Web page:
The radio said the nation faced "serious shortages" of fertilizer, peanuts, soybeans, sugarcane, hogs and beef. But unlike the Chinese, who have rejected all offers of charity in their recent economic troubles, the Vietnamese have gladly accepted the food and other aid from about 25 nations, including a 10,000-ton shipment of wheat from a U.S. church group.

Hanoi recently broke off dealings with a French firm, Creusot-Loire, which wanted to build a huge steel complex. Apparently farm development had to come first.

A Swedish paper mill project has also been delayed, apparently for the same reasons of inefficiency and a massive shift of priorities of farming.

"Import of a quantity of materials, spare parts and commodities in 1978 will be cut and that of a number of raw materials will be cut sharply," Vice Premier Le Thanh Nghi said.

Instead, Nghi said, investment for agriculture will be increased by 65 percent compared to last year.

It is unclear whether the Vietnamese can make much progress without more investment in the transportation industry that farming depends upon. Indian journalist Nayan Chanda, writing for the Far Eastern Economic Review about the latest of his several trips to Vietnam said he was "struck by the rundown state of the Chinese and Soviet trucks carrying heavy loads. Nearly 30 percent of Vietnam's vehicles are out of operation for lack of spare parts."

To jugde from the Vietnamese press, the social disorder and corruption accompanying the food shortage is at least as worrisome to the leadership. According to one broadcast monitored here, Communist Party General Secretary Le Duan told military academy graduates that "a number of negative aspects are still prevalent in the economic and social life in our country. All this has inevitably exerted a bad effect on our army units and on the sentiments, thoughts, actions and way of life of our cadres and combatants."

Northerners used to deprivation during the wars years have been stealing or extorting the relative riches of the conquered South. As Le Duan put it. "A lot of property belonging to the revolution in the newly liberated areas was under loose management."

In turn, Pham Van Kiet said, there is a "limited understanding displayed by the southern people in general, and the southern young people in particular, of the task of strengthening national defense for protecting and building the country."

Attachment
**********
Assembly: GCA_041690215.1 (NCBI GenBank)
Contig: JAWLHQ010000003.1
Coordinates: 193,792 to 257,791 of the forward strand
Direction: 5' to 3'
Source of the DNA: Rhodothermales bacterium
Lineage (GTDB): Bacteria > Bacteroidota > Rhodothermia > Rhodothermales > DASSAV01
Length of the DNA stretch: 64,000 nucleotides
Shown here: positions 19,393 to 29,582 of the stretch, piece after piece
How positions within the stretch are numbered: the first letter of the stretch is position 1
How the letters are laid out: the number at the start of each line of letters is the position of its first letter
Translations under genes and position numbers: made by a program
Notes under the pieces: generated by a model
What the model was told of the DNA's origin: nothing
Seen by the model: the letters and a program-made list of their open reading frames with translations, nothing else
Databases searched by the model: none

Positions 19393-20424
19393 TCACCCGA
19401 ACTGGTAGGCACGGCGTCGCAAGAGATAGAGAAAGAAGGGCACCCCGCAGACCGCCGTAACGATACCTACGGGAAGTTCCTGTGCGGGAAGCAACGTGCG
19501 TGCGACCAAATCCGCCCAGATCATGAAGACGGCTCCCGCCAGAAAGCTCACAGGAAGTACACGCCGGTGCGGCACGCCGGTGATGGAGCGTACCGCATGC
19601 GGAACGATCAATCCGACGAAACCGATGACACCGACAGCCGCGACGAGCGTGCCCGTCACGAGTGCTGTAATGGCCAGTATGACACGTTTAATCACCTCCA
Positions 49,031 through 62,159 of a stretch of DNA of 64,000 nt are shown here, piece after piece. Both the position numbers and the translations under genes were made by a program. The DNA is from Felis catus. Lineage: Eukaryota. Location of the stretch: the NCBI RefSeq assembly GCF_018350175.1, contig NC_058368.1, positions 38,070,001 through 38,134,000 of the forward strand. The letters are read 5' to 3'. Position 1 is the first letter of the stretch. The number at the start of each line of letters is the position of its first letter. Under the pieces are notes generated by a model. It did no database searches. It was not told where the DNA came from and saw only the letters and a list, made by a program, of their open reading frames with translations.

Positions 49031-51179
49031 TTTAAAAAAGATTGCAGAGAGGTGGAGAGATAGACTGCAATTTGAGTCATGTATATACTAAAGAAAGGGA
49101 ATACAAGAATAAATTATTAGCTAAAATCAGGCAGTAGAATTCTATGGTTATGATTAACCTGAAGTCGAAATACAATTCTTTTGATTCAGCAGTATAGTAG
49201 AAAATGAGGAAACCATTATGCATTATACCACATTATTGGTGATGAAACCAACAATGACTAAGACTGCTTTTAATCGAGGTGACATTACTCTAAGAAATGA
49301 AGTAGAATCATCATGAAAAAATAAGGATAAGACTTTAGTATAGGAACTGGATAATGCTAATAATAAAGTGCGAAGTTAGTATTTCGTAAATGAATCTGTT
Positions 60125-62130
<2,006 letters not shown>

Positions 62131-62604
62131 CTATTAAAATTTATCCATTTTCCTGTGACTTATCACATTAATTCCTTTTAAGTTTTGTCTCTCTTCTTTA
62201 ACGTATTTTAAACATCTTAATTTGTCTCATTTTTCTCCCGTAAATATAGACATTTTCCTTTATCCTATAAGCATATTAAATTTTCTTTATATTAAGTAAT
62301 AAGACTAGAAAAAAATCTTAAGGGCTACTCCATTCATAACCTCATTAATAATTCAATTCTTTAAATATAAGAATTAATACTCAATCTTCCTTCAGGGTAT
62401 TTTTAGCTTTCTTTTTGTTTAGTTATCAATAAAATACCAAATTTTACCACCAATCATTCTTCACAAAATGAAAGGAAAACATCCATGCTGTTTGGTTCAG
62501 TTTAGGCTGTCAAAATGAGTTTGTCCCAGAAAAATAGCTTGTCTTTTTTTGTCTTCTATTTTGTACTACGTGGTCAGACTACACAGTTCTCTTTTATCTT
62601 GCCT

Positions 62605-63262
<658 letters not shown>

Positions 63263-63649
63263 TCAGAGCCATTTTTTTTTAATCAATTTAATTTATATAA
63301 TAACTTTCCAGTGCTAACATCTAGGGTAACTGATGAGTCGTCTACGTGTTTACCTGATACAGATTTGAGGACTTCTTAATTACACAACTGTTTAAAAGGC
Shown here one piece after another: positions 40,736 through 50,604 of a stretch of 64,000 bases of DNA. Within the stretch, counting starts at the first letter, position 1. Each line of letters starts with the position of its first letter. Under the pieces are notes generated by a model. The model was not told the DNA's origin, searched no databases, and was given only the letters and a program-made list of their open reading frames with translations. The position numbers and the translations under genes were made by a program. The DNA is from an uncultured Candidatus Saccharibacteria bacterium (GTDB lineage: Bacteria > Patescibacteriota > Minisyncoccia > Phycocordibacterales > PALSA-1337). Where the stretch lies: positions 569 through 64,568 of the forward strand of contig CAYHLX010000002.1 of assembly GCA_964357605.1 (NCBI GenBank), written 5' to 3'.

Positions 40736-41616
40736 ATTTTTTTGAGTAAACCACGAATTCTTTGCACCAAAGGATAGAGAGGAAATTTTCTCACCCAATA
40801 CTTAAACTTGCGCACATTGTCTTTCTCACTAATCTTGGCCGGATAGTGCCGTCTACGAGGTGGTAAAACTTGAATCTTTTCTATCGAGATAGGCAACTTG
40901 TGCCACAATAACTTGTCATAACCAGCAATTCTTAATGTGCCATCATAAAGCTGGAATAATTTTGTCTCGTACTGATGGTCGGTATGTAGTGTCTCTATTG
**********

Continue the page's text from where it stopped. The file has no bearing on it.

The northern administrators have come down particularly hard in recent weeks on the nearly a million ethnic Chinese in the South, many of whom have been living off small shops in the Cholon district of Ho Chi Minh City. Such "bourgeois trading" will no longer be tolerated, the official press declared.

Peking, which has attempted to show concern for the Cholon Chinese despite their capitalist tendencies, has reportedly been rebuffed in attempts to send official representatives to the district.

This Peking-Hanoi war of nerves may also explain in part the warm tributes given exiled Chilean Communist, leader Luis Corvalan in Hanoi this past week, just as the official Chinese news agency was reporting political liberalization in Chile and Peking's new ambassador was presenting his credentials in Santigo.

The Vietnamese have denied reports of recent tank battles on the border with China but scuffles and occasional shouting matches continue, European diplomats said. Many tribal peoples in the mountains of northern Vietnam have relatives across the border in China. Peking has had some luck winning the allegiance of the tribes, and the emnity of Hanoi, by providing health services and cheap consumer goods on their side of the border.

The Vietnamese are daily promising better administrative regulations and more honest government personnel to improve their own services along the northern border and elsewhere.

One measure of Hanoi's failure so far to assuage such grievances in the this month compared to a 500-a month flow of illegal emigrants up to 3,000 average the first half of 1977. They are people who saw little to celebrate on liberation day 1975, and have found nothing in the Communists' mistakes and hard luck of the last three years to make them any happier.